Safran struck a similar agreement in early July 2020, involving the trade unions (FO, CFDT, CGT, and CGE-CFC). Wage negotiations were postponed to 2022, with wage levels frozen for 2021, except for the normal increase in seniority pay (1%). Safran is to abstain from making workers redundant and consider using the new system of long-term short-time work introduced by the government. Early retirement, except for those with specific skills, is incentivised. It was also decided to have the company board discuss whether the payment of dividends was appropriate in present circumstances.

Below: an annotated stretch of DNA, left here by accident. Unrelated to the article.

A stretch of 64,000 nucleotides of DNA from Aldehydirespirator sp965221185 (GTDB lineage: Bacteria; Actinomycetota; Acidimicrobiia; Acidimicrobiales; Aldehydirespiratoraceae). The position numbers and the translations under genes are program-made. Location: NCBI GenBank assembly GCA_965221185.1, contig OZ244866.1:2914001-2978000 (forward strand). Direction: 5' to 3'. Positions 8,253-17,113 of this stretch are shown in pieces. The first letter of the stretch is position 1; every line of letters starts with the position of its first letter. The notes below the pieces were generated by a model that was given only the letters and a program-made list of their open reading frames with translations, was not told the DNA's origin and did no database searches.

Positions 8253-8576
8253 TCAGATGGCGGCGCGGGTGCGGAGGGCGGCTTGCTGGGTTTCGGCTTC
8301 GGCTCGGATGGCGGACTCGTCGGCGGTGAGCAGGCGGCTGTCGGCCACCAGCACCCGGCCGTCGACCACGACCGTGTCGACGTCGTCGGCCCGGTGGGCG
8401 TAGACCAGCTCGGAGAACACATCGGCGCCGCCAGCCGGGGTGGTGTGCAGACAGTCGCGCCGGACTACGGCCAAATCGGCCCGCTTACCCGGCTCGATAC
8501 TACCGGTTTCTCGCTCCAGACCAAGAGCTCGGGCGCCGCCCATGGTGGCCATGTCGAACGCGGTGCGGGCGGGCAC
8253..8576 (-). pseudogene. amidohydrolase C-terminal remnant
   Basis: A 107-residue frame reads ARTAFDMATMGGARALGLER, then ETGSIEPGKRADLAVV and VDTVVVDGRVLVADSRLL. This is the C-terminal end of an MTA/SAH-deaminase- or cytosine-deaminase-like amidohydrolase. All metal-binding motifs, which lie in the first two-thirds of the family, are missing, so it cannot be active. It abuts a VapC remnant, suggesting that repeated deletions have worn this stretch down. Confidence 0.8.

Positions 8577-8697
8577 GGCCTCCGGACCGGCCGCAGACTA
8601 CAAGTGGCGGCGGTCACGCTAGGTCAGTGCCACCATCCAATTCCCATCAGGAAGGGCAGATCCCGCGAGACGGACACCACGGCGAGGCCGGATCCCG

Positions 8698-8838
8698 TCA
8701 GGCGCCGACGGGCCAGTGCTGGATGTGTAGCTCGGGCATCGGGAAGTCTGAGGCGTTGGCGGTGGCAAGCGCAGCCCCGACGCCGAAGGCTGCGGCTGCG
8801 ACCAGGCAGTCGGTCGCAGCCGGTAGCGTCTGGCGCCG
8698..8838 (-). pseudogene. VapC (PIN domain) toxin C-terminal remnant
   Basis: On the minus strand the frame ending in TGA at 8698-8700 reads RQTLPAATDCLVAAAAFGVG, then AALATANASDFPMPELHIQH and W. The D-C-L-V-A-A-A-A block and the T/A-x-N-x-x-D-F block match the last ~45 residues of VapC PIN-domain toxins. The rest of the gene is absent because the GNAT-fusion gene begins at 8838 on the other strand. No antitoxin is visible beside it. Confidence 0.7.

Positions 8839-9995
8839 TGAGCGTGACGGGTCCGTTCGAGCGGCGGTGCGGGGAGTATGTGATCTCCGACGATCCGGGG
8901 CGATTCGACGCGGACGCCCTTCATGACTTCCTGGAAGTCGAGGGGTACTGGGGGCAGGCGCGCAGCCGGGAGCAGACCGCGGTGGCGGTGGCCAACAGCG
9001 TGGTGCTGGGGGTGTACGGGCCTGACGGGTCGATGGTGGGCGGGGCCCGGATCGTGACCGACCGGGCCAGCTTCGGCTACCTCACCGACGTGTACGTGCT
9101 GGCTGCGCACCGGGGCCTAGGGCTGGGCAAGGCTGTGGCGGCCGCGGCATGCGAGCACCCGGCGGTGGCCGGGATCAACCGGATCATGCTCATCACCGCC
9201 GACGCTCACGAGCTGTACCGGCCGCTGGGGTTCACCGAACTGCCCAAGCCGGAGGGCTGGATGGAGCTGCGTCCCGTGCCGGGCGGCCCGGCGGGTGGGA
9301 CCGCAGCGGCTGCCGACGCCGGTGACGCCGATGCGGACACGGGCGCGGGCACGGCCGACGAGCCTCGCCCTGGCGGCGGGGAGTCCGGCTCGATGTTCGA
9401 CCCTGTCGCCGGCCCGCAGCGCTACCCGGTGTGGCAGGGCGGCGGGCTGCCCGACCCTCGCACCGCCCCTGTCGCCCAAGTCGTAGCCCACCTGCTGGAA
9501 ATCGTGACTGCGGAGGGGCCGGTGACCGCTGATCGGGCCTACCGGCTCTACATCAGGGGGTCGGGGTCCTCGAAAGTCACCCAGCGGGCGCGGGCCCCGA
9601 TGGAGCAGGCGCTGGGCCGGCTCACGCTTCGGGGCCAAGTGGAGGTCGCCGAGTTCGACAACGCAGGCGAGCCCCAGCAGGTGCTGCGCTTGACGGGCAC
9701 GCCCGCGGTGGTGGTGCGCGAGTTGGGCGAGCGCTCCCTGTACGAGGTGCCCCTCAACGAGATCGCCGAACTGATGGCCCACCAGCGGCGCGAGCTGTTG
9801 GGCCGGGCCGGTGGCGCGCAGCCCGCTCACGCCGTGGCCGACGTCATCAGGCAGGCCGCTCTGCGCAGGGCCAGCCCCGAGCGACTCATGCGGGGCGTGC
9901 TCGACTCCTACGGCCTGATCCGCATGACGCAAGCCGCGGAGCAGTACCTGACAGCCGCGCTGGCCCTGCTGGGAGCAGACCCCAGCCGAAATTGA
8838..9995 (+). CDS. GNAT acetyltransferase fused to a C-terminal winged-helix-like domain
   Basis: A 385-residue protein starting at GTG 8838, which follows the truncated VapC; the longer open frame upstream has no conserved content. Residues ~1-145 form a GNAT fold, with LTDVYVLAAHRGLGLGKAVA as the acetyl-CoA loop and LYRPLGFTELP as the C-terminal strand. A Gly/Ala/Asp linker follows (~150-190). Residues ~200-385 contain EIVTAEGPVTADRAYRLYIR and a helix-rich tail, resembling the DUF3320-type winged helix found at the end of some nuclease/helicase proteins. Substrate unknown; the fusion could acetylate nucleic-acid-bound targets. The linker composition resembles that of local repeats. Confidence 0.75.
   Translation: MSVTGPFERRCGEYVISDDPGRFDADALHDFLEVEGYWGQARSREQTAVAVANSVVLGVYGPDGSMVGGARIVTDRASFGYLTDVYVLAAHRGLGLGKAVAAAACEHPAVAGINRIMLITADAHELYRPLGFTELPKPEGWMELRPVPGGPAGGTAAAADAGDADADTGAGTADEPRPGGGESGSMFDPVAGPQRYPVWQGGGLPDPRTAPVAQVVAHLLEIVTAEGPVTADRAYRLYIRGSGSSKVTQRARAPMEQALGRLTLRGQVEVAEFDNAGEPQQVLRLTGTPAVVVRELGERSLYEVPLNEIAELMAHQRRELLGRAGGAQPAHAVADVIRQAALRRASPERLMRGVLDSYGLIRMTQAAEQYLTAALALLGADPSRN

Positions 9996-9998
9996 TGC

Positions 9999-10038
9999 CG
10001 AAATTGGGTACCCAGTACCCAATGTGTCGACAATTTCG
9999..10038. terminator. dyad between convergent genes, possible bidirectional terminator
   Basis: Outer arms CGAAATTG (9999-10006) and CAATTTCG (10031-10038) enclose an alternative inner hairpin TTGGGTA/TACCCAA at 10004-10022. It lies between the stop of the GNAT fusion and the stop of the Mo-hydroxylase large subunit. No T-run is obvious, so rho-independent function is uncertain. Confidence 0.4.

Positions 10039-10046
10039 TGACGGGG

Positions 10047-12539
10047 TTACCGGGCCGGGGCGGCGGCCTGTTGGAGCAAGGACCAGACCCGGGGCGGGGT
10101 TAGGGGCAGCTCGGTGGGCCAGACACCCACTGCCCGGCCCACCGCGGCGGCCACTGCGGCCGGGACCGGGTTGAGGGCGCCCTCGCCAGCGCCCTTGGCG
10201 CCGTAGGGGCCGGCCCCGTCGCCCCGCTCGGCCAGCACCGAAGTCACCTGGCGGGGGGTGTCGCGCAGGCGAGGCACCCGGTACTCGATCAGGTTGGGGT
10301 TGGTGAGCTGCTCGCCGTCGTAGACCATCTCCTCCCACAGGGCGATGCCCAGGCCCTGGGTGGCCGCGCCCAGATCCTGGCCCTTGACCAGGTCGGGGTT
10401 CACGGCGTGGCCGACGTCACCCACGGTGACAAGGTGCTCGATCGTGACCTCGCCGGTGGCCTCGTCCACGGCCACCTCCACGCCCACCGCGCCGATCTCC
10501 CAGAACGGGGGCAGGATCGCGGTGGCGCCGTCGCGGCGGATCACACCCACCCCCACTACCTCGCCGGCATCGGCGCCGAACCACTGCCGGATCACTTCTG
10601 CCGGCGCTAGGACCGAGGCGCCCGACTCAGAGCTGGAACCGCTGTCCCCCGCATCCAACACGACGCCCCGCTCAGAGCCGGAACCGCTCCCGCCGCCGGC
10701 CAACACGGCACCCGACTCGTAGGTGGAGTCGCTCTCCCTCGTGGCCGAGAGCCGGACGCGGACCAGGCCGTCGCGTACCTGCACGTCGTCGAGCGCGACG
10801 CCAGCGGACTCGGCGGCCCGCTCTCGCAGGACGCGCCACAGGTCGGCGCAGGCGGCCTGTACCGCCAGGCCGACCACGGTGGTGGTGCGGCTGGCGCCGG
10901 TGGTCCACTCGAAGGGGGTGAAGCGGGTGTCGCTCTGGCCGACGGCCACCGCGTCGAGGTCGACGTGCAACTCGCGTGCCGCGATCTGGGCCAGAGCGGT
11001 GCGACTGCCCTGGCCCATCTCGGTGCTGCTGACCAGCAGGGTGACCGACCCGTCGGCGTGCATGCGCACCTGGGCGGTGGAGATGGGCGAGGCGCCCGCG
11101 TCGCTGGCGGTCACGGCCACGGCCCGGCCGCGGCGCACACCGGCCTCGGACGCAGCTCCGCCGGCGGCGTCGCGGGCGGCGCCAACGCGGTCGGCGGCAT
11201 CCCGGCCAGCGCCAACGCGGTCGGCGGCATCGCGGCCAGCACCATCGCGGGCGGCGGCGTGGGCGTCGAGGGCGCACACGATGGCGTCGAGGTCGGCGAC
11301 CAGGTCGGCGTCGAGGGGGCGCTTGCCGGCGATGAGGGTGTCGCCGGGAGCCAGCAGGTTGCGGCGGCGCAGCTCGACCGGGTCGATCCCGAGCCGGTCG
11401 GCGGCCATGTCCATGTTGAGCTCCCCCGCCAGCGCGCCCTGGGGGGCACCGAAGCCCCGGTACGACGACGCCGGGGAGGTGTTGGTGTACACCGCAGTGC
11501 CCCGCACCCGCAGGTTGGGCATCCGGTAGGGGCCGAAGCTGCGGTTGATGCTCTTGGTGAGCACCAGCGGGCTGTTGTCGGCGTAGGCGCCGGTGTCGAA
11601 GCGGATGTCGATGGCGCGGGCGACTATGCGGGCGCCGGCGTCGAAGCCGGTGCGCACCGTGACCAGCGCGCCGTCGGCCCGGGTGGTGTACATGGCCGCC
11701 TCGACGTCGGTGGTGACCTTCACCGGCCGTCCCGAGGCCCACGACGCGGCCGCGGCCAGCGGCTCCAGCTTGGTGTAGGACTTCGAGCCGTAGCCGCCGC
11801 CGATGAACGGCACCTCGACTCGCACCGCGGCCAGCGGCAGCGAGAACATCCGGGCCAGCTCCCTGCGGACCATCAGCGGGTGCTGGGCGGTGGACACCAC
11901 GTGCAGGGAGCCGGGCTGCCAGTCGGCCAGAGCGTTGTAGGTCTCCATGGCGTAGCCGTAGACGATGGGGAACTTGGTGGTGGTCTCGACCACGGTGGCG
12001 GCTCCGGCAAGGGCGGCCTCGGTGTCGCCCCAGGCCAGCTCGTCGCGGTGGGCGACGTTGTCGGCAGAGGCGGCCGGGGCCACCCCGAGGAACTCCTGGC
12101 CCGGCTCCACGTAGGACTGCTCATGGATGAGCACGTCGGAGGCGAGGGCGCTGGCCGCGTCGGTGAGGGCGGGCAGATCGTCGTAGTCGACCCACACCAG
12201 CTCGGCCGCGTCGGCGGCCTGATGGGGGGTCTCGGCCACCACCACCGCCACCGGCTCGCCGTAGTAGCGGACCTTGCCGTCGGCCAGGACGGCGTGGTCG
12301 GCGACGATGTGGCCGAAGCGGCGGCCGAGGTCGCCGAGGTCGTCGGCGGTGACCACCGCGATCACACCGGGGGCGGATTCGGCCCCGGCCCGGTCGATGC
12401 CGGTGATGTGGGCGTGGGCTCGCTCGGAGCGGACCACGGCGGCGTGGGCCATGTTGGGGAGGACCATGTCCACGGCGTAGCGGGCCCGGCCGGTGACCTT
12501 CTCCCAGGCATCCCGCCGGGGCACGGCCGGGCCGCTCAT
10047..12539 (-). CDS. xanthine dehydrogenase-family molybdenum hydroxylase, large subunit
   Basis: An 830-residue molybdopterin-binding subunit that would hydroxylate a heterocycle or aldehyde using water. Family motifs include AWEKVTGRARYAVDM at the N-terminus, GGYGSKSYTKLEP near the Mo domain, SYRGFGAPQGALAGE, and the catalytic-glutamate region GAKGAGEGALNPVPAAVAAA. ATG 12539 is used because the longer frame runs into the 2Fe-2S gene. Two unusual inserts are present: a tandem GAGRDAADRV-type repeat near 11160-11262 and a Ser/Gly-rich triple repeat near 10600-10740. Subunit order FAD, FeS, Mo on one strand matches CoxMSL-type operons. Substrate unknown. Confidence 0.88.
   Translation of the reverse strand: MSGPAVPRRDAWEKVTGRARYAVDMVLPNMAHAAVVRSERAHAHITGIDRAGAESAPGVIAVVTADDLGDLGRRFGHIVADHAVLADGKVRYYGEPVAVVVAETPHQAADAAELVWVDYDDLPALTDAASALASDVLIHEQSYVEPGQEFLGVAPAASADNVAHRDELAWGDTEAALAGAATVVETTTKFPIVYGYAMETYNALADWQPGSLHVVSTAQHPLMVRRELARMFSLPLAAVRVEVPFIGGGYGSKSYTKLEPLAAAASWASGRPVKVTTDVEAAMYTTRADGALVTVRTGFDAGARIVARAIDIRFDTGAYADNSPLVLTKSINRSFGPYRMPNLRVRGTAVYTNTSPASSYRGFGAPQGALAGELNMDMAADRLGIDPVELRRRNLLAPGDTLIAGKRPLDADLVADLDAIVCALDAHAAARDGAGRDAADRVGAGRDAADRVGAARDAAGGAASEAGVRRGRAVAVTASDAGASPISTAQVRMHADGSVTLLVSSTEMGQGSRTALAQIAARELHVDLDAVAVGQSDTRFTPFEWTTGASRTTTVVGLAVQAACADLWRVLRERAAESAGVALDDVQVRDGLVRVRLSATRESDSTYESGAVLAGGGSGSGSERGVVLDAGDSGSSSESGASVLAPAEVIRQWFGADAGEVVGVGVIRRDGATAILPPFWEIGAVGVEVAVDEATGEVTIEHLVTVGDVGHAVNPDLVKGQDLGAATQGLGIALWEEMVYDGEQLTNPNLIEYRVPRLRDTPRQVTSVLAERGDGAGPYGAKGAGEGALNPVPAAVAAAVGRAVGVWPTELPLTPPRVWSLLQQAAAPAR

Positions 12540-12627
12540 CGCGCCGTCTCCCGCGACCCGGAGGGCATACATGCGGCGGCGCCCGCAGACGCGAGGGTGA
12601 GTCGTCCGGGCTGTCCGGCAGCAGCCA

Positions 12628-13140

Anticipating a large decline in orders from Airbus and a possible collective redundancy of 700 workers, the agreement between Derichebourg, a French environmental services and businesses operator, and its majority trade union FO at the plant in Toulouse, on 12 June 2020, suppressed the payment of a 13th month for workers earning more than two and a half times the minimum wage. Derichebourg, in return, committed to not proceeding to collective redundancies until the end of 2020 and even beyond this date, provided it could make use of the system of long-term short-time work (see Box 1). This agreement also used an instrument provided by a recent reform of the labour law, a so-called agreement of collective performance (Accord de performance collective). It implies that individual workers who refuse to accept the terms and conditions of the agreement can be legally fired. Some 10% of the workforce at Derichebourg was concerned by this. For these workers, the collective agreement between FO and Derichebourg stipulates that severance pay will be topped up over the legally required amount. Finally, voluntary geographical mobility between different company sites is promoted by a EUR 4 000 incentive premium.